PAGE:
Enter the Crucible

Well, I became a parent today.

Wait, you might say, haven’t you been a parent for, like, eight years? And, I would say, well, sort of.

Sure, we did child-birth (okay, I was present at child birth). We’ve done sleepless nights, dirty diapers, bottles, binkies, teething and tummy-time. I have been the unwitting victim of a golden shower, worn spit-up on my shoulder like a rank insignia and planned my days around nap-time.

I survived Elmo, Baby Einstein, the Wiggles and Boo-Bah. I know what all the flavors of baby food taste like and have seen them move towards me at sneeze-velocity. I knew one change of clothes was never enough when leaving the house. I knew to always check behind us for socks when walking through the grocery store.

I have bought clothes and shoes on, what seems like, a weekly basis and known that they would like not survive the month. I’ve seen the dog ridden like a horse, slept on like a bed and fed the better part of a child’s dinner. I know the difference between the need to pee and the next chapter of ‘bathrooms of the mall.’ I have announced in crowded restaurants that if you let go of your penis, it won’t go anywhere, and then been made to swear to that fact.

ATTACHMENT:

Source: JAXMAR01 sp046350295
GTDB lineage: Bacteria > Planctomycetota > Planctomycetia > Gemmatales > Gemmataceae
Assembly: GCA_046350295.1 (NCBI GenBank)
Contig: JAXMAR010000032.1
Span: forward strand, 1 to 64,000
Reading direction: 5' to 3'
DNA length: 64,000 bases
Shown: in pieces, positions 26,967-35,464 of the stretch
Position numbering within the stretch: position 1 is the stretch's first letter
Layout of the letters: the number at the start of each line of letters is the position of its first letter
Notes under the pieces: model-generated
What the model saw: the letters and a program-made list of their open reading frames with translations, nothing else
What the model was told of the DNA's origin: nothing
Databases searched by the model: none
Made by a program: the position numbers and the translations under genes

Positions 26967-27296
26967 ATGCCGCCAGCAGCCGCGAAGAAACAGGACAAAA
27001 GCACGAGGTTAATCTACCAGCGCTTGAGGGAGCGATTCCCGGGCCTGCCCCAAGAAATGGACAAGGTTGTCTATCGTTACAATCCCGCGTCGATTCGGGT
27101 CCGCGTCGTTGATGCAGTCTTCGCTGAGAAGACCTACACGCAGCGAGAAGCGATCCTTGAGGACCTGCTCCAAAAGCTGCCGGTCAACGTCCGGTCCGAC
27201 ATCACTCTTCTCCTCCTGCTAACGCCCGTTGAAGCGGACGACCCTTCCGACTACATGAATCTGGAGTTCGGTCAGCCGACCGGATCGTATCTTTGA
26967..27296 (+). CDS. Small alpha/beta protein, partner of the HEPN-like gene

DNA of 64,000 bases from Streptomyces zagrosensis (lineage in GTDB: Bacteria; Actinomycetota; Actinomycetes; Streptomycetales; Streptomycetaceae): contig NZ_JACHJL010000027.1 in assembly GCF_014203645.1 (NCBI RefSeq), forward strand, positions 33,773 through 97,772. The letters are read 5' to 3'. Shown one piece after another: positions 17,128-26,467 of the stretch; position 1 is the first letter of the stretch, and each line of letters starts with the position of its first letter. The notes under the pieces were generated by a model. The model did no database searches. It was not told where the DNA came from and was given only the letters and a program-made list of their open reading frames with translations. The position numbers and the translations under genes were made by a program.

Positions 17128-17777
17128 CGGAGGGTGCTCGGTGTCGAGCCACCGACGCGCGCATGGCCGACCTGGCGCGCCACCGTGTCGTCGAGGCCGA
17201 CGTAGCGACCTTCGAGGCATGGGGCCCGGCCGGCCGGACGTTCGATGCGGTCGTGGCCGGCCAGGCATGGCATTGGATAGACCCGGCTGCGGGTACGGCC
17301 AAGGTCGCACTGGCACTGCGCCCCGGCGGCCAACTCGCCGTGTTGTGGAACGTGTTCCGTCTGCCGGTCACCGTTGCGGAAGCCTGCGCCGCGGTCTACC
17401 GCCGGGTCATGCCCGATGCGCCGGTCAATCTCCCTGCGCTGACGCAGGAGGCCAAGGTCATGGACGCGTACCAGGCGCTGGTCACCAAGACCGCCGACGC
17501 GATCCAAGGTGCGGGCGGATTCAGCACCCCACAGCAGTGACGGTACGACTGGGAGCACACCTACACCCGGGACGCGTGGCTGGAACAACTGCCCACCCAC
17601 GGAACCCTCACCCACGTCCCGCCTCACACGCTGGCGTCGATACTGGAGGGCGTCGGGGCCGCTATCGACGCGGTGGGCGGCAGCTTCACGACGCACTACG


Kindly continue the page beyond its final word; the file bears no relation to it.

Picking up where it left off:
We have learned to catch, ride a bike, read a book and play card games. I have mastered the art of interpreting a child’s drawing and smiling at their school concerts. I have gone from losing on purpose to becoming a graceful loser at video games.

But, today I crossed the line. Earned my stripes. Survived the crucible.

I walked the boys to school this morning. We’re still struggling to get back in to the routine, but each morning is a bit easier. Today was school picture day, so uniforms were optional. We arrived on time and said our good-byes. M gave me a kiss and ran inside. C went to do the same and that is when time slowed down and I began to have an out of body experience.

C still had some of breakfast on his cheek. I could see it, and I know that if I didn’t do something about it, it would be memorialized in our 3rd grade pictures.

I watch as my body moved in slow motion. My hand rose towards my mouth, making a fist with thumb upright. My mouth opened and my tongue headed straight for my thumb. I knew what was coming next, but was only an observer, powerless to stop it. I licked my thumb and applied the time-tested parent-spit remedy to C’s cheek.

To his credit, he didn’t flinch. The spot was removed and he was off for school. I swore I would never do it, but it happened like a reflex. I breathed a heavy sigh as parenthood slowly fitted itself finally on to my shoulders.

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